Bhoj R Singh et al., Asian Journal of Pharmaceutical Technology & Innovation, 03 (13); 2015; 01 - 05
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4
It was apparent from the results that all six isolates sensitive to GEO were isolated from sick animals
only and none from the healthy animals or their environment. It might be due to the fact that none of the type
of bacteria found sensitive to GEO, except P. aeruginosa, was included in the study was from healthy animals
and environment. The P. aeruginosa strain sensitive to GEO had MIC just near the cut off limit to decide
sensitivity. Therefore, the results cannot be compared on the basis of source except for strains of those bacteria
which were detected in healthy as well as sick animals and their environment. Statistical analysis indicated that
source of bacteria could not be associated (p, >0.1) with their sensitivity to GEO.
Both of the Streptococcus equi ssp. equi (one reference and other from strangled horse), only one of the
five Streptococcus intestinalis, one of 6 Streptococcus pyogenes and a Streptococcus pneumoniae isolates, were
sensitive to GEO. However, none of 16 Streptococcus equi ssp. zooepidemicus, one Streptococcus milleri, all from
clinically sick animals, irrespective of the animal source was sensitive to GEO. The observation indicated that it
cannot be predicted even for the streptococci that which one of the strain may be sensitive to GEO. Probability
of being sensitive to GEO can also not be defined for strains of other bacteria. Even for the most sensitive P.
langaensis, it cannot be generalized as it was the lonely isolate in the study and testing of more number of
strains is required. However, from the earlier studies (mostly on reference strains) one may get a false
impression that GEO is an effective antimicrobial acting against wide range of microbes5- 11. Observations in this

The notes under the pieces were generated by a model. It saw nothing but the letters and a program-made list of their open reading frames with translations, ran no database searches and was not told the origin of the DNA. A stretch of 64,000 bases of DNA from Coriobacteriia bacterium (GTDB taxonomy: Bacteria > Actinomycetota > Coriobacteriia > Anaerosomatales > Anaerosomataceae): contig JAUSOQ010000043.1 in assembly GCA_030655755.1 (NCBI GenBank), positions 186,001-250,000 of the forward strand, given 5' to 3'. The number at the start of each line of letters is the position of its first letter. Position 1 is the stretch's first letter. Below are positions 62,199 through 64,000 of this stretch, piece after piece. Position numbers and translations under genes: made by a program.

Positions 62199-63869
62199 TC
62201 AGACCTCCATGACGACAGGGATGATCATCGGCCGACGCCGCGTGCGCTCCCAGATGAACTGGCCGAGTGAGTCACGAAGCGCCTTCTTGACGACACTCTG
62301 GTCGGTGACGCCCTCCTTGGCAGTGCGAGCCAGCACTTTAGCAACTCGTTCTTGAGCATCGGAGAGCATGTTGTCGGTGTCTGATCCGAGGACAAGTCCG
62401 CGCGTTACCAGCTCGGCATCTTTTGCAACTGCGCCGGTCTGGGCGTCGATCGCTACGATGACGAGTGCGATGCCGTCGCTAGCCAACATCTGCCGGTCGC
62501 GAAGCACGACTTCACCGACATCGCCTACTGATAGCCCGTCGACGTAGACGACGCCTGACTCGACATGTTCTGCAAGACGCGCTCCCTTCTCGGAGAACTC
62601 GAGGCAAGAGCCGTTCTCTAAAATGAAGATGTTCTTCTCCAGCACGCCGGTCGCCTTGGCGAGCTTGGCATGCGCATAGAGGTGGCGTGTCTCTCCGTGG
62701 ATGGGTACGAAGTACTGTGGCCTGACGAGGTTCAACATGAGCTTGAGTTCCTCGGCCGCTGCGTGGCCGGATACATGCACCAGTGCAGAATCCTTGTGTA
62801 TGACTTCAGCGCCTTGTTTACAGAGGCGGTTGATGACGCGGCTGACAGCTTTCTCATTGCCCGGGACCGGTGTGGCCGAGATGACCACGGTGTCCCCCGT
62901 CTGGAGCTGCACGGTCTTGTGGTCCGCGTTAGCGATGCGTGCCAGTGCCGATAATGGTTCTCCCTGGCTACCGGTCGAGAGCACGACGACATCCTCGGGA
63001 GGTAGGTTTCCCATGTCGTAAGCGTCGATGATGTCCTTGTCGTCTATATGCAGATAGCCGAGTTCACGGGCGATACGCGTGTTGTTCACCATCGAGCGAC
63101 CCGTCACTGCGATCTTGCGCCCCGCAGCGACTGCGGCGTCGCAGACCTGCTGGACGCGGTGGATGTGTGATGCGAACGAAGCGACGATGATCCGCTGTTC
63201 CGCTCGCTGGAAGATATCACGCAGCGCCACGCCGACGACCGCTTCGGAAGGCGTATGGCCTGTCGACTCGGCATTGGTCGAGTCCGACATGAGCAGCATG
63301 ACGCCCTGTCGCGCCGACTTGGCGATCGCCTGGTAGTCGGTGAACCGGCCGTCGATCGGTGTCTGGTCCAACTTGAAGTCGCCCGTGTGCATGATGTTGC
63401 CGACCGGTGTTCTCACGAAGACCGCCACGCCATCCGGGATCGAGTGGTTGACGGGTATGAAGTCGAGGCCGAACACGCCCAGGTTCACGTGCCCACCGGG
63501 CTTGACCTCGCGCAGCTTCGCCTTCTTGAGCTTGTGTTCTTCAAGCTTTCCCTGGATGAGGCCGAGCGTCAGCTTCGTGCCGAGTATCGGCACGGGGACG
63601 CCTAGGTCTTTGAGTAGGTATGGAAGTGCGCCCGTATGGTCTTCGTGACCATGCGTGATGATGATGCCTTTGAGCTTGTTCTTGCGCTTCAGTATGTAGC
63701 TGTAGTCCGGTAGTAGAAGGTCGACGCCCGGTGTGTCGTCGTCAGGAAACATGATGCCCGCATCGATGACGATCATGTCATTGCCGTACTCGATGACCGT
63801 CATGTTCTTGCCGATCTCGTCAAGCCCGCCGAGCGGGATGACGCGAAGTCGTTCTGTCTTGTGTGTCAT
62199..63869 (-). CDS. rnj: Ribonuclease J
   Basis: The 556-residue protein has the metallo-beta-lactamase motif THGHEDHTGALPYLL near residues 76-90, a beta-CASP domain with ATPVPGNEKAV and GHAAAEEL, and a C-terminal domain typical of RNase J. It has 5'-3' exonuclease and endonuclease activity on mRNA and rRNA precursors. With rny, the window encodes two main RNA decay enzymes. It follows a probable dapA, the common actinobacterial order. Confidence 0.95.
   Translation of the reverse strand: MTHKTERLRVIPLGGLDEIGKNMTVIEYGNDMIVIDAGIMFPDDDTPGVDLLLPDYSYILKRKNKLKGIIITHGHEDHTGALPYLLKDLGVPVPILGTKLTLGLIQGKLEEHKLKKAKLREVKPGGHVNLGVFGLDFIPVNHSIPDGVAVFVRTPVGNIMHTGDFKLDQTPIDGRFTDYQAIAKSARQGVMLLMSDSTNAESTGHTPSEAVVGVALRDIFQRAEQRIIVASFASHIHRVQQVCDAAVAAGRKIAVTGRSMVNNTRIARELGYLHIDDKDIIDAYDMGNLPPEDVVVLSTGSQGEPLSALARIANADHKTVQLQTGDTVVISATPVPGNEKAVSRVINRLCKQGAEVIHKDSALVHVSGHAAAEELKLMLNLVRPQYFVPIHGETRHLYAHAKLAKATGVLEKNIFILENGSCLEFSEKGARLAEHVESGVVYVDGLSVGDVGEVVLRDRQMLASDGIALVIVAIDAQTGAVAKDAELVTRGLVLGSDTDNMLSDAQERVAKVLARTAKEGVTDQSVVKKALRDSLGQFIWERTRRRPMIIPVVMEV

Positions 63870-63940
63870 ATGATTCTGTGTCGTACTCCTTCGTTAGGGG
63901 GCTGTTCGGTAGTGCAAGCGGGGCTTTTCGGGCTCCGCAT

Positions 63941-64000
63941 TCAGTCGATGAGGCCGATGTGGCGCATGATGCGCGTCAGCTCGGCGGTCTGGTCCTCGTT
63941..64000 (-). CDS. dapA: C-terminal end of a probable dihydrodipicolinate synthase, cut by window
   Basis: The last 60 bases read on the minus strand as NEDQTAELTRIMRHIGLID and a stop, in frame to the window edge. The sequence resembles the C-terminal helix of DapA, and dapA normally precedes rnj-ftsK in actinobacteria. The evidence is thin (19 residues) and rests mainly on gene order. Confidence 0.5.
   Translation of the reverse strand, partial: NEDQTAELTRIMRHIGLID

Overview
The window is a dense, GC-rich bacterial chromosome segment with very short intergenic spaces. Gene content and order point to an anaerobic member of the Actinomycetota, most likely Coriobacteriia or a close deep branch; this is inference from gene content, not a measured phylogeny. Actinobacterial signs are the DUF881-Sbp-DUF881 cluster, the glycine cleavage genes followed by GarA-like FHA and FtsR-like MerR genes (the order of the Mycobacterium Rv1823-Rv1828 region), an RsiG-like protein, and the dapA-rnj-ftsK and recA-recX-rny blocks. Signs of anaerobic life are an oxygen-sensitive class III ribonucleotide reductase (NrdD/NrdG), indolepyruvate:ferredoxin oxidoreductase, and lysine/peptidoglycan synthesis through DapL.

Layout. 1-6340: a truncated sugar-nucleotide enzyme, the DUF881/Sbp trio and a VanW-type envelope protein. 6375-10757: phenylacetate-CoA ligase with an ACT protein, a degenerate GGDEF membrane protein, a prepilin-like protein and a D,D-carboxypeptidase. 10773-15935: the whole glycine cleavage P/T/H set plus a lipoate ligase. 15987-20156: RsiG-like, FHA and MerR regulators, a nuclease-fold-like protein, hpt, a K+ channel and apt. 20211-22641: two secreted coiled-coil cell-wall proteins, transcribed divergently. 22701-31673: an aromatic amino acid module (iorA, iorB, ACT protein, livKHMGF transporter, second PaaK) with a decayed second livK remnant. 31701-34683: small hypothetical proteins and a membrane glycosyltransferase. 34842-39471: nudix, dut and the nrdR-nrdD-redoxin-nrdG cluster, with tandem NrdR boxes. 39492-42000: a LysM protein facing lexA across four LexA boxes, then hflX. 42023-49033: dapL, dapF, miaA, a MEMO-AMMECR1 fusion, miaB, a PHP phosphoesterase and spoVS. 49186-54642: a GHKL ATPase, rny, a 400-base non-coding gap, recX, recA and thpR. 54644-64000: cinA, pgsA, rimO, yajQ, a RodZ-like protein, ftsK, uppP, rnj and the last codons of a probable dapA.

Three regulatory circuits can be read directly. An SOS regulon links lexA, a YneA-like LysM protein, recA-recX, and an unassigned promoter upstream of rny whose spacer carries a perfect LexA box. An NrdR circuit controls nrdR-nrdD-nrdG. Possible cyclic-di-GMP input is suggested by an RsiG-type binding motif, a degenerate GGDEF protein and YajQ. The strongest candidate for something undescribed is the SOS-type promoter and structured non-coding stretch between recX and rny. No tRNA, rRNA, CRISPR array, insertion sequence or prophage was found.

study corroborate with only few studies12 indicating the fact that GEO possess very limited antimicrobial utility
similar to so many other herbal antimicrobials17-19.
Our study seems to contrast earlier observations5-11 but the difference in observations might be due to
the fact that most of the earlier studies were done on reference sensitive strains using discs impregnated in to
GEO or disc containing more amount of oil ranging between 3.5 µL to 15 µL1, 8, 9, 11. Besides, in earlier studies
different concentrations of GEO were used in discs for different bacteria in contrast to uniform concentration
used in the present study (2 µL/ disc). Therefore, it is now the time to decide over fixing the amount of herbal
product(s) to be used for determining herbal drug sensitivity similar to the standards available for
antimicrobial drugs15. In lack of standards, confusing literature will keep on emerging giving false impression of
affectivity of herbal drugs on microbes. Besides, the lot of data generated in different labs using different
standards poses difficulty in meta-analysis of the information to draw a useful conclusion for future clinical use
of herbal antimicrobials.
In the present study using cut off limit of 2 µL/ disc or 2 µL/ mL for deciding sensitivity by disc diffusion
assay or MIC through agar well method, respectively was used throughout the study irrespective of microbes
tested. The uniformity in testing provides more lucidity in understanding the comparative sensitivity of
different bacteria to GEO. In earlier studies GEO MIC has been reported to be the lowest for Streptococcus
mutans in range of 0.06µL/ mL to 1.25µL/ mL9, 11, the figures are quite close to our observations on GEO
sensitive Streptococcus strains with MIC ranging from 0.4-0.8 µL/ mL. However, none of the 27 staphylococci
and majority of the streptococci tested in our study was sensitive to GEO and had MIC 2 µL/ mL which is
contrast to earlier observation on MIC (0.25–2.50 μL/ mL) for Staph. aureus1. It might be due to several reasons
including the variation in the genetic background of the strains and origin of GEO used in the study.
Conclusion
The study conclude that GEO is effective as antimicrobial only on few strains of some bacteria. For
evolution of consistent and clinically useful literature on antimicrobial activity of herbal antimicrobials some